If you find yourself in a position where it’s difficult for you to keep up on payments and you’re drowning in debt, one of the things that you may have begun considering is the option for bankruptcy. Filing for bankruptcy is an excellent way that you can manage financial distress and have a chance to start over with your finances. If you’re in a position where your debt has become unmanageable, having access to the option for bankruptcy can make sure that you can wipe the slate of your finances clean and start new.
There are many things to consider when you’re making this decision such as some of the negative consequences that can occur as well as the various types of debt that bankruptcy can eliminate. There’s a fair amount of due diligence that needs to take place before you move forward with bankruptcy and it’s important not to take the idea of filing for bankruptcy as a lighthearted task. Here are some of the top key points you should consider before you file for bankruptcy.
Determining Your Eligibility
Under a Chapter 7 bankruptcy, you’ll be able to discharge most of your debt with exceptions to student loans and tax obligations in child support to name a few. Under a Chapter 7 bankruptcy, you may be forced to sell some of your property to handle some of your obligations on debts. To qualify for Chapter 7 bankruptcy you will need to pass a means test showing that you would not be able to pay off your debts with your current income.
A Chapter 13 bankruptcy will allow you to create a repayment plan where you can repay your debts over 3 to 5 years. Some of your debts may be renegotiated and the majority of your debts will not be discharged.
The Means Test
Under Chapter 7 bankruptcy you must pass a means test to ensure that you will not be able to afford to repay your debts. The way to pass the means test is to demonstrate that your monthly income is less than the median monthly income for your state based on your family size. There are also complex calculations that can be completed to determine whether your disposable income subtracting your living expenses is enough to satisfy your obligations for the debt.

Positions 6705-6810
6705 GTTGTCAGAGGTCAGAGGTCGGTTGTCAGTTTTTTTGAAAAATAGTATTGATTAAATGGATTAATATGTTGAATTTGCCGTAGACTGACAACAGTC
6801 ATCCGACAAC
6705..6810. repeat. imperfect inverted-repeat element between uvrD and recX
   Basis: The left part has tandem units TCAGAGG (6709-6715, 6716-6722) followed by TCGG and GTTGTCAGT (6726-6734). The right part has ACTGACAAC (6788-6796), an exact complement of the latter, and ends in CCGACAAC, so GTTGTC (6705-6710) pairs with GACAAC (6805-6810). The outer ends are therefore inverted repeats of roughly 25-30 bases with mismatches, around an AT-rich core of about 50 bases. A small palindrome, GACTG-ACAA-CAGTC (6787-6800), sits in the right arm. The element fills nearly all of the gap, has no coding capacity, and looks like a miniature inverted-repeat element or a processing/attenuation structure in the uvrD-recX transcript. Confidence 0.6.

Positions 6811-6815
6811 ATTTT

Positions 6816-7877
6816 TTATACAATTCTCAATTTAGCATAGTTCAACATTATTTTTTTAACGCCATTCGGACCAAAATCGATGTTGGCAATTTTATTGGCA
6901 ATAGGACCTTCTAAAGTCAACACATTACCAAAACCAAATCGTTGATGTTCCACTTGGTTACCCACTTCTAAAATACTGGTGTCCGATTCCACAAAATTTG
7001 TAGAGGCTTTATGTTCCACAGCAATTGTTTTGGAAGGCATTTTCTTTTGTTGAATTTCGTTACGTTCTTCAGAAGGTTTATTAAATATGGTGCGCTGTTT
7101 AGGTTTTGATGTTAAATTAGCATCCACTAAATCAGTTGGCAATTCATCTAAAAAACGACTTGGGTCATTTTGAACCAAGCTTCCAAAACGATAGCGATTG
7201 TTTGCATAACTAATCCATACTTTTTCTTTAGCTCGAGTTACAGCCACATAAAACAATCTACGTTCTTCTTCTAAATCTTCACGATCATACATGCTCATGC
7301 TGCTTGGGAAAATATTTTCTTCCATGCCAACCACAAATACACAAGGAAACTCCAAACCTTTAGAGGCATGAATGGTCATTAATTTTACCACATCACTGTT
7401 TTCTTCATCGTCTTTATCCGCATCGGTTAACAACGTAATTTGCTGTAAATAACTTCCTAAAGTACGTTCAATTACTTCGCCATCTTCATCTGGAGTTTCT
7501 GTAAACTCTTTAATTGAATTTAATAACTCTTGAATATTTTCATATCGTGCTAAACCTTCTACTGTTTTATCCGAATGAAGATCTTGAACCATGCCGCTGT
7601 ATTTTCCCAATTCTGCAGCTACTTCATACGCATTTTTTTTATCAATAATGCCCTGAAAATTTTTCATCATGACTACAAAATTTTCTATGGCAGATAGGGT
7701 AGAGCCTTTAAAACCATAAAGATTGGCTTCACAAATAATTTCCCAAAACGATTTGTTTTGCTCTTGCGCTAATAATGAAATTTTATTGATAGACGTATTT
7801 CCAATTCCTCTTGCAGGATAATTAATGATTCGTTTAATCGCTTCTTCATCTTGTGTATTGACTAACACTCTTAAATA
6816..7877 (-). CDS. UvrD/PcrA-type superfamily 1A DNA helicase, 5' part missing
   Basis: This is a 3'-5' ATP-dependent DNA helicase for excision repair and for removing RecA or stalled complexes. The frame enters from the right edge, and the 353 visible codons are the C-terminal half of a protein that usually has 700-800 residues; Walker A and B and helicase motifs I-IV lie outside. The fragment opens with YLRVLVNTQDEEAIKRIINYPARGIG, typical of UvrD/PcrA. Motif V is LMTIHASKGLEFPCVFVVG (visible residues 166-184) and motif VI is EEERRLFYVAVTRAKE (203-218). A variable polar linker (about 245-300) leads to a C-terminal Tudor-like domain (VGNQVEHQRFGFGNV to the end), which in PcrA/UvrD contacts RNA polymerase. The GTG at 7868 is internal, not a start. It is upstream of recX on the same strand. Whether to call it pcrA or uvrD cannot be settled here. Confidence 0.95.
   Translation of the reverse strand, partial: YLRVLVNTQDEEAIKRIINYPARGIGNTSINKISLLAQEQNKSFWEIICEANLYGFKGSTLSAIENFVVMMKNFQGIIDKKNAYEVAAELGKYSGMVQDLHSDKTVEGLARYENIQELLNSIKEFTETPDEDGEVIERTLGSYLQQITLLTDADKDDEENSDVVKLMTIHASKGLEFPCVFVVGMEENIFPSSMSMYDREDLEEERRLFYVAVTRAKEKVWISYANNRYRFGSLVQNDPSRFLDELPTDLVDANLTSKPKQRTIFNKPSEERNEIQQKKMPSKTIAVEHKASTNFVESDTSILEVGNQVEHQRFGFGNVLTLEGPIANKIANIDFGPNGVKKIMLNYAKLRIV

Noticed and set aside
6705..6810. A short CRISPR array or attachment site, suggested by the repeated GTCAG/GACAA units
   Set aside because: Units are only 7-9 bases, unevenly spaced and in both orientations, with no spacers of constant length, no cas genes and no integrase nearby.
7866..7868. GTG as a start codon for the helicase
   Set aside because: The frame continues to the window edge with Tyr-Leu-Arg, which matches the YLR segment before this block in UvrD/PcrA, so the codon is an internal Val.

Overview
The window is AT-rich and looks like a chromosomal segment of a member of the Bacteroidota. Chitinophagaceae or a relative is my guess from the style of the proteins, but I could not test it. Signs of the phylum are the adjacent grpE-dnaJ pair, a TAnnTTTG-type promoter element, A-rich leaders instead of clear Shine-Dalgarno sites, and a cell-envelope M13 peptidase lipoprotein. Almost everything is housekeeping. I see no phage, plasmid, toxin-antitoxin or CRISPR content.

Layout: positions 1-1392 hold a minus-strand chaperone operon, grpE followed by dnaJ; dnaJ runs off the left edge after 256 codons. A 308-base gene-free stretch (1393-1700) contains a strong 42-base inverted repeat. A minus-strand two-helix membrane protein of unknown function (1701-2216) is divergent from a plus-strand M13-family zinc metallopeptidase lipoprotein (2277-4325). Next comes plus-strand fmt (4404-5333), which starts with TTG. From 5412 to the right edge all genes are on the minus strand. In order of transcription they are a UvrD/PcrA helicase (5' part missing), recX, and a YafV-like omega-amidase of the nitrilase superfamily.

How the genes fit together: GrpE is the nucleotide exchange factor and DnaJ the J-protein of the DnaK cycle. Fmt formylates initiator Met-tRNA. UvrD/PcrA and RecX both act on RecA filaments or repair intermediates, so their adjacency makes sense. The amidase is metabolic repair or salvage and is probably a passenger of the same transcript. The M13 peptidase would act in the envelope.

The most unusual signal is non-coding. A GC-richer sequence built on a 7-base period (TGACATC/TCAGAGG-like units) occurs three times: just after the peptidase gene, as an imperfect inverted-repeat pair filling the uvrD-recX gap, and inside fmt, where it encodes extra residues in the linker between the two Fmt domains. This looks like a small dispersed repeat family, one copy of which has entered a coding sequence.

Chapter 13 bankruptcy obligations need to showcase that you have a disposable income that is high enough to afford your repayment plan. Your secured debt may not exceed $1.145 million in your unsecured debt can exceed over $385,000. To qualify for Chapter 13 bankruptcy, you’ll have to have filed both your state and federal income taxes over the last four years.
Considering Asset Protection
Depending on what you are bringing into your financial situation for debt relief, selling off some of your assets may help manage your primary debts. Many of your assets may be sold in order to discharge her debts under Chapter 7 bankruptcy but through a chapter 13 bankruptcy, it’s possible that you could protect various assets like your primary home, vehicle, and investments. The type of assets that you own and the value of those assets can be important. Working with a professional could be a wise idea in preventing the chance that you can prevent many of your assets from being sold to manage your debts.
If you are considering the option of filing for bankruptcy, it is important to consult with a bankruptcy attorney first. Working with our team can make sure that you’ll be prepared to file for bankruptcy and with the right information to secure your assets. Contact us today if you are considering bankruptcy.